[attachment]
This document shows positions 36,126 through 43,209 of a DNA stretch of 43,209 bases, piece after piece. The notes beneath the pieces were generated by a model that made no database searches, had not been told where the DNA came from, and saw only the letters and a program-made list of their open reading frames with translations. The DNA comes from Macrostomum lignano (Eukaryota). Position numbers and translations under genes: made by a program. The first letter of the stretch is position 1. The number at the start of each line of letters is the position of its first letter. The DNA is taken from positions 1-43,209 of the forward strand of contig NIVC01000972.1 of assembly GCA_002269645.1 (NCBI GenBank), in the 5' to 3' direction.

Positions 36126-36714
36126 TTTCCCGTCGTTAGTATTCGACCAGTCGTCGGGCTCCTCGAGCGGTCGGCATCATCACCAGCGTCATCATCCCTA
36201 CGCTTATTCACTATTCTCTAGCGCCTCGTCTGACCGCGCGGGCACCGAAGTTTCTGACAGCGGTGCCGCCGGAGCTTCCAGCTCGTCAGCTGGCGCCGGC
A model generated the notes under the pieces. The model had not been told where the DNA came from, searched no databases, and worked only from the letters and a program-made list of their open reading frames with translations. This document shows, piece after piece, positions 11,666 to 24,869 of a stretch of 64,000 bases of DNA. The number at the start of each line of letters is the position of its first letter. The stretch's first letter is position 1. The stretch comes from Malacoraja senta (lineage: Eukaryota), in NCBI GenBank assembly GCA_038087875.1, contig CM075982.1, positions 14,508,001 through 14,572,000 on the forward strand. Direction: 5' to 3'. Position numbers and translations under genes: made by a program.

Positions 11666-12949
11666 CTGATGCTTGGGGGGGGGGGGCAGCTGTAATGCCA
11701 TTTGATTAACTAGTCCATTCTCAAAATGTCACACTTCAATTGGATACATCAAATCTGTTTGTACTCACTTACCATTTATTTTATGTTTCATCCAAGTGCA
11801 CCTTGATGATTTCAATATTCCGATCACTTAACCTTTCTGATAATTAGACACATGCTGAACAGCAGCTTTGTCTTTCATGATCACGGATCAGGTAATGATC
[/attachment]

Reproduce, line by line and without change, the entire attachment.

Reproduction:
This document shows positions 36,126 through 43,209 of a DNA stretch of 43,209 bases, piece after piece. The notes beneath the pieces were generated by a model that made no database searches, had not been told where the DNA came from, and saw only the letters and a program-made list of their open reading frames with translations. The DNA comes from Macrostomum lignano (Eukaryota). Position numbers and translations under genes: made by a program. The first letter of the stretch is position 1. The number at the start of each line of letters is the position of its first letter. The DNA is taken from positions 1-43,209 of the forward strand of contig NIVC01000972.1 of assembly GCA_002269645.1 (NCBI GenBank), in the 5' to 3' direction.

Positions 36126-36714
36126 TTTCCCGTCGTTAGTATTCGACCAGTCGTCGGGCTCCTCGAGCGGTCGGCATCATCACCAGCGTCATCATCCCTA
36201 CGCTTATTCACTATTCTCTAGCGCCTCGTCTGACCGCGCGGGCACCGAAGTTTCTGACAGCGGTGCCGCCGGAGCTTCCAGCTCGTCAGCTGGCGCCGGC
A model generated the notes under the pieces. The model had not been told where the DNA came from, searched no databases, and worked only from the letters and a program-made list of their open reading frames with translations. This document shows, piece after piece, positions 11,666 to 24,869 of a stretch of 64,000 bases of DNA. The number at the start of each line of letters is the position of its first letter. The stretch's first letter is position 1. The stretch comes from Malacoraja senta (lineage: Eukaryota), in NCBI GenBank assembly GCA_038087875.1, contig CM075982.1, positions 14,508,001 through 14,572,000 on the forward strand. Direction: 5' to 3'. Position numbers and translations under genes: made by a program.

Positions 11666-12949
11666 CTGATGCTTGGGGGGGGGGGGCAGCTGTAATGCCA
11701 TTTGATTAACTAGTCCATTCTCAAAATGTCACACTTCAATTGGATACATCAAATCTGTTTGTACTCACTTACCATTTATTTTATGTTTCATCCAAGTGCA
11801 CCTTGATGATTTCAATATTCCGATCACTTAACCTTTCTGATAATTAGACACATGCTGAACAGCAGCTTTGTCTTTCATGATCACGGATCAGGTAATGATC